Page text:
POC Blog

The random technotheolosophical blogging of Reid S. Monaghan

Logic and the Pope's statements on Islam

A friend writes this to me regarding the recent statements made by Pope Benedict in relation to Islam...

So Pope Benedict states a historical fact, that Islam was spread at the point of a sword, and the Muslim community asks that he apologize...a bad start, but let's go on.  To show the full brunt of their outrage at someone willing to state the truth, they bomb a Greek Orthodox church in Gaza.  AHA!  See, we're not violent; we're so non-violent that we blow things up when you suggest that we are violent!

Ibn Sina (Avicenna) would be ashamed of such logic.  After reading the NY Times article something very odd indeed stands out.  Indeed, the only harm that has been done is to hurt someone's feelings with some rather innocous statements.  But to read the reaction, and the fear heard in the journalism, you would think that a bunch of people might get killed because someone's feelings were hurt. Why?  Especially when Haken al-Mutairi, the leader of the of the Islamic Nation Party in Kuwait, says the following about Islam:

I call on all Arab and Islamic states to recall their ambassadors from the Vatican and expel those from the Vatican until the pope says he is sorry for the wrong done to the prophet and to Islam, which preaches peace, tolerance, justice and equality.

If people of Islam are about peace and tolerance, why does everyone freak out when some says "Mohammed taught to spread Islam by the sword."  What does the secular West want - to deny history and pander to a tolerant, peaceful people by not saying things which may hurt someone's feelings?  Bizarre.  The truth is that stuff is already being blown up, threatened, and the bee hive of peace is buzzing.  Another quote from the Times is revelatory:

In Pakistan, Muslim leaders and scholars said that Benedict’s words widened the gap between Islam and Christianity, and risked what one official called greater “disharmony.”

What is "disharmony" a code word for?  Finally, the illogic of all this is clearly displayed by a newspaper from Morroco:

The paper also drew a comparison between the pope’s remarks and the outcry in the Muslim world over unflattering cartoons of the Prophet Muhammad published around Europe beginning last year.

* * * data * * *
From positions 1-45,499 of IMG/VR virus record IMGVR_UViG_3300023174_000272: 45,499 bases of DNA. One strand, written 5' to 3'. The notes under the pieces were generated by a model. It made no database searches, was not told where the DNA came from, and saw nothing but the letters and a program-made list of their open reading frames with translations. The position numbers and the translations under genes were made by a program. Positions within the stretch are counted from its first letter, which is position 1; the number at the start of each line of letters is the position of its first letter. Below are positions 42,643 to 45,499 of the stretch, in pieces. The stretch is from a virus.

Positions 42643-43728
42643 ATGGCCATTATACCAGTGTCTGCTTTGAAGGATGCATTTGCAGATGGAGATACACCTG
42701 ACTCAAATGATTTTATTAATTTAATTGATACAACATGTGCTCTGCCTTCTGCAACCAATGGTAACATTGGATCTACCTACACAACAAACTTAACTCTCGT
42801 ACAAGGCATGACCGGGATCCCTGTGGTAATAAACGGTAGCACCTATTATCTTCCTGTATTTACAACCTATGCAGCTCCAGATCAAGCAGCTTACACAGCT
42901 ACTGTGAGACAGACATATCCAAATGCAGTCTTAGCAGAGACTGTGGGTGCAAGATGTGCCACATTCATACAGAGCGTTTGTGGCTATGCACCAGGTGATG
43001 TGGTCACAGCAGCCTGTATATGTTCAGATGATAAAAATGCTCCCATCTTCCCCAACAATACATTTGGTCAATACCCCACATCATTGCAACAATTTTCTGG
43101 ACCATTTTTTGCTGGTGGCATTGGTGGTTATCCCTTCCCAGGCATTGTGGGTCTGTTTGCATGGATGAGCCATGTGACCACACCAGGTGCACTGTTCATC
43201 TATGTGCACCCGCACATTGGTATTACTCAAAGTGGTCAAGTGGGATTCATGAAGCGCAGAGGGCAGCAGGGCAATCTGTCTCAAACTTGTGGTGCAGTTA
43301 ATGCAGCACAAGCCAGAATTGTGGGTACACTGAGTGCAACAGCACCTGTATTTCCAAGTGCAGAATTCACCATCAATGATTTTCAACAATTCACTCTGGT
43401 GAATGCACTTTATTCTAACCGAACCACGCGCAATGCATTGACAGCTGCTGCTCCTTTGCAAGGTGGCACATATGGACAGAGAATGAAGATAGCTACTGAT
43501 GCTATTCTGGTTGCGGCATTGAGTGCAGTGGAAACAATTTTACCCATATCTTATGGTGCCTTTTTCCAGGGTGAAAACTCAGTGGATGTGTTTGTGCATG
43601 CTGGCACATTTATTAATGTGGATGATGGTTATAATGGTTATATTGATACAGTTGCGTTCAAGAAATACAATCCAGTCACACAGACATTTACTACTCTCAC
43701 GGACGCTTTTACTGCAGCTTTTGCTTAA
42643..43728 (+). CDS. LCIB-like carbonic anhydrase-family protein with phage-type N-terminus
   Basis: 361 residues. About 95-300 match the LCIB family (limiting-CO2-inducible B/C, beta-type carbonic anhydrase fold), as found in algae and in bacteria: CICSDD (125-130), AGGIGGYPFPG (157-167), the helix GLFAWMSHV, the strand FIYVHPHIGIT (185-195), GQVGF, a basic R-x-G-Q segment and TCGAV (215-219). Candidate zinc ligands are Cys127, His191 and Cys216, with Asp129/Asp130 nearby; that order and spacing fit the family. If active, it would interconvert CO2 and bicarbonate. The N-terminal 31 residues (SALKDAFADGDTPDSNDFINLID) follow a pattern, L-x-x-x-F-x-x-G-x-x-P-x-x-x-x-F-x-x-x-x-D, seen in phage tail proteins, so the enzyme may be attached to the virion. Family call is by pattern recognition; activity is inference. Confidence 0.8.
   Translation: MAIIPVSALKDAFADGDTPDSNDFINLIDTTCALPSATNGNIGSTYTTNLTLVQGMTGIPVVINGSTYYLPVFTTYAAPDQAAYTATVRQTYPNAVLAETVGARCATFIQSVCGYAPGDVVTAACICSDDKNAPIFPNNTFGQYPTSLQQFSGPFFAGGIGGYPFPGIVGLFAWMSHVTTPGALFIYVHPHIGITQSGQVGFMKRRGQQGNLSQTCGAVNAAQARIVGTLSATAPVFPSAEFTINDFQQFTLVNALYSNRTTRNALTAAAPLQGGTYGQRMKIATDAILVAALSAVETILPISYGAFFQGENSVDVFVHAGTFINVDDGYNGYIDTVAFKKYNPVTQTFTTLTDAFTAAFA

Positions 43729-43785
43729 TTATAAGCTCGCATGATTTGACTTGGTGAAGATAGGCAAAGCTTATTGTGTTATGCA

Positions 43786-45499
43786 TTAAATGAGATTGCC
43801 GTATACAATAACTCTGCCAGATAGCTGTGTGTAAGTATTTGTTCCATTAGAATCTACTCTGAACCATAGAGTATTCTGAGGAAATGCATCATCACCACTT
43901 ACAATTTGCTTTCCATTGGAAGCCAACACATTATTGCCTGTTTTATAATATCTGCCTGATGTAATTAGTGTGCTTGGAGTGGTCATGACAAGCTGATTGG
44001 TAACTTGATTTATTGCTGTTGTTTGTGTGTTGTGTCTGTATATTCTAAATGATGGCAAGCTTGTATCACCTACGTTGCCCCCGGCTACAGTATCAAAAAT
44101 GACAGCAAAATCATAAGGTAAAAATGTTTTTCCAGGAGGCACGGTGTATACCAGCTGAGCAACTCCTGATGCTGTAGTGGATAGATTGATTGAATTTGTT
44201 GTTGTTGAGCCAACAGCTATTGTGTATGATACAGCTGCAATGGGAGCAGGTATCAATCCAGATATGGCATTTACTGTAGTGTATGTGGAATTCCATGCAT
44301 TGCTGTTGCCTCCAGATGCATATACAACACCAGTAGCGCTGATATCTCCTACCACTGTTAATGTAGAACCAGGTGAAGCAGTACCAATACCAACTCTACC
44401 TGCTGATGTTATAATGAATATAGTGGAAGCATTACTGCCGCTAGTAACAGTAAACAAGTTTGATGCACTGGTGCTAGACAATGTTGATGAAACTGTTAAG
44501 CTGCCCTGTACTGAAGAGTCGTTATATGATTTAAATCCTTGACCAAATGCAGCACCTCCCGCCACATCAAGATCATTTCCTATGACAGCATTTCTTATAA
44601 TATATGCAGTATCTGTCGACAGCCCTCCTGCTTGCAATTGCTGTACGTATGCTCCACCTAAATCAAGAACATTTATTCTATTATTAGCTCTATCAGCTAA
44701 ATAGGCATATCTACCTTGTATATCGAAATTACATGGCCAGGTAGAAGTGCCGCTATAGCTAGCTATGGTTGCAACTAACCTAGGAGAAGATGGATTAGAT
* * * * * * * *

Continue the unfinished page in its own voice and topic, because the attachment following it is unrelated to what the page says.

“The global outcry over the calamitous cartoons have only just died down and now the pontiff, in all his holiness, is launching an attack against Islam,” the newspaper wrote.

The first outrage was the drawing of cartoons, which led to bombs and death threats.  But, wait, we just don't understand, the prophet is sacred to Muslims, they have every right to issue death threats and bombs if cartoons are drawn of him.  If we only understood Islam as a religion of peace and tolerance, people would not draw cartoons that "make" people violent and intolerant.  And Benedicts response, is described in the language of war, "He is launching an attack against Islam" - no, the only attacks being launched at these words are by the faithful and peaceful whose feelings the secular west is so terrified of hurting. 

The Pope's remarks I have pulled for you here:

In the seventh conversation (*4V8,>4H - controversy) edited by Professor Khoury, the emperor touches on the theme of the holy war. The emperor must have known that surah 2, 256 reads: "There is no compulsion in religion". According to the experts, this is one of the suras of the early period, when Mohammed was still powerless and under threat. But naturally the emperor also knew the instructions, developed later and recorded in the Qur'an, concerning holy war. Without descending to details, such as the difference in treatment accorded to those who have the "Book" and the "infidels", he addresses his interlocutor with a startling brusqueness on the central question about the relationship between religion and violence in general, saying: "Show me just what Mohammed brought that was new, and there you will find things only evil and inhuman, such as his command to spread by the sword the faith he preached". The emperor, after having expressed himself so forcefully, goes on to explain in detail the reasons why spreading the faith through violence is something unreasonable. Violence is incompatible with the nature of God and the nature of the soul. "God", he says, "is not pleased by blood - and not acting reasonably (F×< 8`(T) is contrary to God's nature. Faith is born of the soul, not the body. Whoever would lead someone to faith needs the ability to speak well and to reason properly, without violence and threats... To convince a reasonable soul, one does not need a strong arm, or weapons of any kind, or any other means of threatening a person with death...".

The decisive statement in this argument against violent conversion is this: not to act in accordance with reason is contrary to God's nature. The editor, Theodore Khoury, observes: For the emperor, as a Byzantine shaped by Greek philosophy, this statement is self-evident. But for Muslim teaching, God is absolutely transcendent. His will is not bound up with any of our categories, even that of rationality. Here Khoury quotes a work of the noted French Islamist R. Arnaldez, who points out that Ibn Hazn went so far as to state that God is not bound even by his own word, and that nothing would oblige him to reveal the truth to us. Were it God's will, we would even have to practise idolatry.

For the full text of the Pope's speech, you can go here.